You did everything right. They did everything wrong. What happens when the at-fault driver isn’t charged?
I get this question all the time. Someone is hurt in a car accident, the other driver was being a crazy person, and yet the police don’t charge them or only charge them with something fairly minor. What gives?! Why weren’t they charged?! They were texting! They were drunk! They drove right into you!
I explain to people that thankfully I’m a civil injury lawyer and not a regulatory or criminal lawyer. If someone is charged, it can help my claim by showing the court that someone else believes the defendant is a bad driver in the circumstances, but it’s not necessary.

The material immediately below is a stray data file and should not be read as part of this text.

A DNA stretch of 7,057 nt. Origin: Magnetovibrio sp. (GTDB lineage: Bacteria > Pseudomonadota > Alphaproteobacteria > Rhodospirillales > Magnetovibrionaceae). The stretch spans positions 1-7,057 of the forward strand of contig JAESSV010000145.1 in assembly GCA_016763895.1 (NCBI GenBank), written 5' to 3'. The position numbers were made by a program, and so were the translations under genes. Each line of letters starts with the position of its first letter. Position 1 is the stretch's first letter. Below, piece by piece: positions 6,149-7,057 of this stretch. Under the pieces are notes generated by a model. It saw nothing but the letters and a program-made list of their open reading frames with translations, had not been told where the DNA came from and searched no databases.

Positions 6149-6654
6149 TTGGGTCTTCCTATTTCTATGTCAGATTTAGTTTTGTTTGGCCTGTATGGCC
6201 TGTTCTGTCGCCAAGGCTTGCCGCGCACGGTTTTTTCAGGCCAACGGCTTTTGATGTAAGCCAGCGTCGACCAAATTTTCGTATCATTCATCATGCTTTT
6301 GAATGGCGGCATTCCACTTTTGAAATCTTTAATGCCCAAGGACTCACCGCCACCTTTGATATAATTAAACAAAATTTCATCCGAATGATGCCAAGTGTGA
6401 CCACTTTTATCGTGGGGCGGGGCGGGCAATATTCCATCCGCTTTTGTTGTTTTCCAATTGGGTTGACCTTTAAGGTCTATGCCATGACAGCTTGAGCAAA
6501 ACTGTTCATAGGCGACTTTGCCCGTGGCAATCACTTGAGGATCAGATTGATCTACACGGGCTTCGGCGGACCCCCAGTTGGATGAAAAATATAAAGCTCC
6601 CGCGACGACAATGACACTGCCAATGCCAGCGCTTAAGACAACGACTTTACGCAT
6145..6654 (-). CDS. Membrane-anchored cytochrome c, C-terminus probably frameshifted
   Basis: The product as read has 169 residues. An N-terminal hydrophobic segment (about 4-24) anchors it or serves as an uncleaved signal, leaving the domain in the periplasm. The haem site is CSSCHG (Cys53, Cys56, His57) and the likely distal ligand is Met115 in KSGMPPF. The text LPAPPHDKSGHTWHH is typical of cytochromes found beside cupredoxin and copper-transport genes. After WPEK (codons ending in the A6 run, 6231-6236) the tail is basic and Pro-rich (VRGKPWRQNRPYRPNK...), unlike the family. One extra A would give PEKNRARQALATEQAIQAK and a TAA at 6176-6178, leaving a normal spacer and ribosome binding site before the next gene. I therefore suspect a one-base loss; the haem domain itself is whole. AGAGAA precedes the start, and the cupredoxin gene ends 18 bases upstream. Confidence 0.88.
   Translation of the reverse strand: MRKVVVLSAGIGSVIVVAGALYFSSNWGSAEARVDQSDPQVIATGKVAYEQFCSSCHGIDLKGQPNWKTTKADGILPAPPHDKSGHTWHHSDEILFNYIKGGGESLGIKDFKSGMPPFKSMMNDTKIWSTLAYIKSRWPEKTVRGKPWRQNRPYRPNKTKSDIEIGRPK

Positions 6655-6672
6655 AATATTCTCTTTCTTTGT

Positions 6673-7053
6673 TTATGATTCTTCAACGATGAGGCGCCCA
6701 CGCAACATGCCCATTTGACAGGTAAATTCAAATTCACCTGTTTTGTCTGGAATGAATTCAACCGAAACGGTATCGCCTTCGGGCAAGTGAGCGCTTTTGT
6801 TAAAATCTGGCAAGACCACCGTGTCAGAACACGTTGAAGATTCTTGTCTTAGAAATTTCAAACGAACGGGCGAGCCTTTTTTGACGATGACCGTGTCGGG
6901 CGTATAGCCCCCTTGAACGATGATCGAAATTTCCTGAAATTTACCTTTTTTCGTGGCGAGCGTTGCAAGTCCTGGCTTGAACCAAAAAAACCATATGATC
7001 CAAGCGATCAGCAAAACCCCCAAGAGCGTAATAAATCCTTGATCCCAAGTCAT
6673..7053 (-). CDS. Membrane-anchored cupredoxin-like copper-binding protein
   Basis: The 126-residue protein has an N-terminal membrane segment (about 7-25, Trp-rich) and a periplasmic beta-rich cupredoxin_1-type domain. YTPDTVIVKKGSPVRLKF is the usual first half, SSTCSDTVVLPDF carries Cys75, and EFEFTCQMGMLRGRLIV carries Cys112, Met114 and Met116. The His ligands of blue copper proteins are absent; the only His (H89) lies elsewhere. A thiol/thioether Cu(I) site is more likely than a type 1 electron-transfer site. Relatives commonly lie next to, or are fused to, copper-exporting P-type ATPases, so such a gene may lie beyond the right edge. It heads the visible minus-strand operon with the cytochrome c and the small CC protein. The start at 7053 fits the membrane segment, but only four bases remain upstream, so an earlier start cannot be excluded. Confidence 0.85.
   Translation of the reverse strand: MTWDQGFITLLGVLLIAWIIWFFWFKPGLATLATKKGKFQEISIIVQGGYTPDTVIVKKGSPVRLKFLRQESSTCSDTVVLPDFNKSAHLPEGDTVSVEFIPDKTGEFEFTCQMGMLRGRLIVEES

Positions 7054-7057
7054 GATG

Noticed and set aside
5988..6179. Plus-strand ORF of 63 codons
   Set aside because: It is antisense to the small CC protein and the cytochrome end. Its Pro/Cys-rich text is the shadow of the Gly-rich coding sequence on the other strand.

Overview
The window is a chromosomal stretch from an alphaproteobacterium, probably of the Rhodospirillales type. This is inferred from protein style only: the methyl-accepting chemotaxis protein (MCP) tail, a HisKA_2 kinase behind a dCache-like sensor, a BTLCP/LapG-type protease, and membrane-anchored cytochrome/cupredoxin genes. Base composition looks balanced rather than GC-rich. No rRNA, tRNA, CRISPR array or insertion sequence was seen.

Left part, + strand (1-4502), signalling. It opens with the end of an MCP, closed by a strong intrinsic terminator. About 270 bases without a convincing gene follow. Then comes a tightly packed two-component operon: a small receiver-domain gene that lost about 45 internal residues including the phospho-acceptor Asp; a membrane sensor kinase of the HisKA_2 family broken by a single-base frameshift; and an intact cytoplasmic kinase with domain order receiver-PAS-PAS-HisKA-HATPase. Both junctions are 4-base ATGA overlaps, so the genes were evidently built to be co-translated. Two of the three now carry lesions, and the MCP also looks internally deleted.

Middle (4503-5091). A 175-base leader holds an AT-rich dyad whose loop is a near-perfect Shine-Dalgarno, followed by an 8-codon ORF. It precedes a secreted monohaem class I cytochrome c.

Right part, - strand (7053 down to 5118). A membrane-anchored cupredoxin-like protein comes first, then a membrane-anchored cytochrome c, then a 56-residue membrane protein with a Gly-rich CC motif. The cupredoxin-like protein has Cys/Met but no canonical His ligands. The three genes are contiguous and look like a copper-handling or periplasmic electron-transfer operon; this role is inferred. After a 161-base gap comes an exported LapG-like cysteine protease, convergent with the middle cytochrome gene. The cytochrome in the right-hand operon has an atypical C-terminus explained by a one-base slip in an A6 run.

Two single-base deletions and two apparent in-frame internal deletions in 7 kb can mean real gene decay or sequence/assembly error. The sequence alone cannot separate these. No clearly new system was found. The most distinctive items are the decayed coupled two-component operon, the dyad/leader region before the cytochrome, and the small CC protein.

I have represented people successfully in injury cases where the other driver wasn’t charged at all, and I have represented people in injury cases where my driver was the one charged by the police.
The standard of proof for negligence in civil law is “balance of probabilities,” or more likely than not – 51%. My job is to prove that the conduct of the other driver fell below the standard of care of a reasonably prudent driver in the circumstances and that this breach caused my client’s injuries. If I can prove this, whether or not the police charged the driver, is irrelevant.
The bottom line is that a police charge is informative but not determinative of civil negligence. The bottom line is that when you have a question about fault, negligence, and compensation after a car accident, you need to talk to an experienced injury lawyer.